Solnit and Nesta: Evaluating intervention

“Activism is not a journey to the corner store; it is a plunge into the dark” — Rebecca Solnit, writing in the spring of 2003, after massive global demonstrations had failed to stop the war in Iraq.

Last week at the annual PNCA Edelman Lecture, Solnit looked back from a ten-year vantage point on those events and reiterated the themes of her 2003 essay, “Acts of Hope: Challenging Empire on the World Stage”:

The world gets better. It also gets worse. The time it will take you to address this is exactly equal to your lifetime, and if you’re lucky you don’t know how long that is. The future is dark. Like night. There are probabilities and likelihoods, but there are no guarantees. …

As Adam Hochschild points out, from the time the English Quakers first took on the issue of slavery, three quarters of a century passed before it was abolished it in Europe and America. Few if any working on the issue at the beginning lived to see its conclusion, when what had once seemed impossible suddenly began to look, in retrospect, inevitable. …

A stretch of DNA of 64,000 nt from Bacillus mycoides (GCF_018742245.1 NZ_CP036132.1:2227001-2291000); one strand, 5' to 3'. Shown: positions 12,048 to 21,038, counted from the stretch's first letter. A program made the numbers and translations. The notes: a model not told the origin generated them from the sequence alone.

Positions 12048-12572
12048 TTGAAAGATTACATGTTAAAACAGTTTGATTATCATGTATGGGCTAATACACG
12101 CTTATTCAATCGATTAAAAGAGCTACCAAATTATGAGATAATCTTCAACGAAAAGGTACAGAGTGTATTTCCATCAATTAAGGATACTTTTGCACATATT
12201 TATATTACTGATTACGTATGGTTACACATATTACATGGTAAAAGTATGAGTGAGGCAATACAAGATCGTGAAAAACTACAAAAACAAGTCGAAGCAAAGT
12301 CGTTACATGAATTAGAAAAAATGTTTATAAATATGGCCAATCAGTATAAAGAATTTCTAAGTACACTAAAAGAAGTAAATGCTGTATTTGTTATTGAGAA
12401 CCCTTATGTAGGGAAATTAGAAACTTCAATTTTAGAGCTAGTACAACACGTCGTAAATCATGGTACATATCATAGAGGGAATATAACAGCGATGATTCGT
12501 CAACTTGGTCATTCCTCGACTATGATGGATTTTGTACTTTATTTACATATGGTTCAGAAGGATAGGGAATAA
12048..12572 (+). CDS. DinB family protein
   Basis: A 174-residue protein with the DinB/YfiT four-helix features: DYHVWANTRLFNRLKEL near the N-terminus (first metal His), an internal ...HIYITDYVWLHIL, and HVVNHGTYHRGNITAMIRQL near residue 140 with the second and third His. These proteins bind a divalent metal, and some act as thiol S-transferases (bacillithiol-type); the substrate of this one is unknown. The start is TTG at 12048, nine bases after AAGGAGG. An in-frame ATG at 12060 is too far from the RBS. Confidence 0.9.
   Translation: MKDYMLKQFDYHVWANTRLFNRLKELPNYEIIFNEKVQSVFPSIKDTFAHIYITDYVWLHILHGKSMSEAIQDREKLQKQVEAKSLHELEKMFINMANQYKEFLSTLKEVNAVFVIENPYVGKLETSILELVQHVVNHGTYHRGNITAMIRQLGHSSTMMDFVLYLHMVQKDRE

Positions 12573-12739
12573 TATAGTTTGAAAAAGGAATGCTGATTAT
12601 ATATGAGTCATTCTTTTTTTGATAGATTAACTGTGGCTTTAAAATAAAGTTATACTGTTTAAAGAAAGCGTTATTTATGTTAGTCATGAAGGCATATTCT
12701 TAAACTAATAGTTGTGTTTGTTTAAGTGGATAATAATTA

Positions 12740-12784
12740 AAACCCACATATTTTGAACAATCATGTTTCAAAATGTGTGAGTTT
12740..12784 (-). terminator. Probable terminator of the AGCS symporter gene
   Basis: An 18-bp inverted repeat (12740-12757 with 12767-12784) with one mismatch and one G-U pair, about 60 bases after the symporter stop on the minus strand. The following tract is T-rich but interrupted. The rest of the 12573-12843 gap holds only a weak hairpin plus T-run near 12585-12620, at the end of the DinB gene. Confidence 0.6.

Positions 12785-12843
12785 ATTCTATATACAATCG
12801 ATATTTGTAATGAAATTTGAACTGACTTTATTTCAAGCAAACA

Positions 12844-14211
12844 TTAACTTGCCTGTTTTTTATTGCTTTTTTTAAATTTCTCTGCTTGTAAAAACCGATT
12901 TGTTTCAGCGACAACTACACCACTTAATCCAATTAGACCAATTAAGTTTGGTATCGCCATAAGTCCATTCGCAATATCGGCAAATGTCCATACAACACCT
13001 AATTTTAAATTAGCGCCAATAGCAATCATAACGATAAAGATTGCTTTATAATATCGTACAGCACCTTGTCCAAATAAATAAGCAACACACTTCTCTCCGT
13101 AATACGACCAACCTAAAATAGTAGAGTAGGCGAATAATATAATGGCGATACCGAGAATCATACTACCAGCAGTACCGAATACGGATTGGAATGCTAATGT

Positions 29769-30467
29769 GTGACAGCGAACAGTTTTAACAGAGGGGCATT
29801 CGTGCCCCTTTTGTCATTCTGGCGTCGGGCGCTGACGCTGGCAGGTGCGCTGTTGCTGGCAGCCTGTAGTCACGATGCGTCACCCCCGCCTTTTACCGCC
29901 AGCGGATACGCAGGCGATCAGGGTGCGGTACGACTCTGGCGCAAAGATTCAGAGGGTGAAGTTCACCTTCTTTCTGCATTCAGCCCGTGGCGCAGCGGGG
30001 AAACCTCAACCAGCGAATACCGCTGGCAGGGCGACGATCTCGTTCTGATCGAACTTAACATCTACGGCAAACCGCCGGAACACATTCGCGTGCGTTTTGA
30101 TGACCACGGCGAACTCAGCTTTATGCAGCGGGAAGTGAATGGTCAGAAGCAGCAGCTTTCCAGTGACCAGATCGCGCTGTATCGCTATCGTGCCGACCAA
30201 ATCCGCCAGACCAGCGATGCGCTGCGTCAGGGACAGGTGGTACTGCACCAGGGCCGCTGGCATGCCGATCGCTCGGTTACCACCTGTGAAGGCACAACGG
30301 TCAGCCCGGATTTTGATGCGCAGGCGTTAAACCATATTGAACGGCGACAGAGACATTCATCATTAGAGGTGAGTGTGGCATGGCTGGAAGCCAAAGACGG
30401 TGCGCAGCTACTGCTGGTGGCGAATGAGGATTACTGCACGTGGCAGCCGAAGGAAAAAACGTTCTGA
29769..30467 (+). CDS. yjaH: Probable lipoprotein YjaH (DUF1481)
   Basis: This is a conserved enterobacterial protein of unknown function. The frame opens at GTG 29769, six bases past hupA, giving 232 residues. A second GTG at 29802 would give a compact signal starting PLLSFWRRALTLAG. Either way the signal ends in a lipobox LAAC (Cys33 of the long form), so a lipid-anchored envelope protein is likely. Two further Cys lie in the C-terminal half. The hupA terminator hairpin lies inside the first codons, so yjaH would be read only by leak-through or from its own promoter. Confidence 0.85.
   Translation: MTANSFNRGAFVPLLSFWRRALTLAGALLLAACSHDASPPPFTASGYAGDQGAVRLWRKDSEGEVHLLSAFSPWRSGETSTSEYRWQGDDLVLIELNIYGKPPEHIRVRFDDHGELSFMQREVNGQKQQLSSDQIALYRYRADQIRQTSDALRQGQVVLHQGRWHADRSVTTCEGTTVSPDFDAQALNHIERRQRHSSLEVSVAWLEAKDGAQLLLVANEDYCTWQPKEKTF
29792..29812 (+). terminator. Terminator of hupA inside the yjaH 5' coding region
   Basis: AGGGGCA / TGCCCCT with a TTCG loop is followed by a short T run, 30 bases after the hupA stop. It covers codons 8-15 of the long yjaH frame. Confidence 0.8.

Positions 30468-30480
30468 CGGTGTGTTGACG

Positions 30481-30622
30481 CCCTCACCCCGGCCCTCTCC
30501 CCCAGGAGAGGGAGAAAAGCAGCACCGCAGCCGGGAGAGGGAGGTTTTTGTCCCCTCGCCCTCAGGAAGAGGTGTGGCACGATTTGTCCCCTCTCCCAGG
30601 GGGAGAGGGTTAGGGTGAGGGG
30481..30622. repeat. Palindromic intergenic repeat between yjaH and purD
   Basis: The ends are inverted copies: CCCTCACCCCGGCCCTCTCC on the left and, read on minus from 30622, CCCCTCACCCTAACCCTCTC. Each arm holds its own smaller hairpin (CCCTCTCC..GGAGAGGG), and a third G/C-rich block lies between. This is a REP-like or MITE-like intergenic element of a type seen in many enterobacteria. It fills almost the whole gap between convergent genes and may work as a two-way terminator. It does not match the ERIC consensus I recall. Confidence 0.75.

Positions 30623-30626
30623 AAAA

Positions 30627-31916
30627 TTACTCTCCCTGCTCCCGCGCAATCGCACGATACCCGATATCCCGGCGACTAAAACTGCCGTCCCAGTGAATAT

Nobody knows the consequences of their actions, and history is full of small acts that changed the world in surprising ways.

Solnit’s wisdom stands in counterpoint to more tangible efforts at evaluation of systemic social interventions, which remain invaluable.

Case in point, from the UK nonprofit Nesta, a diagram that outlines five levels of evaluative evidence, from the March 2013 publication “Making Evidence Useful”:

Nesta - standards of evidence

See also: Caroline Fiennes on the Nesta evidence hierarchy.

Update: John Thackara follows up with the observation that, by other definitions, slavery has not been “abolished” — linking to the new book Cultures of Energy.

Thackara on slavery

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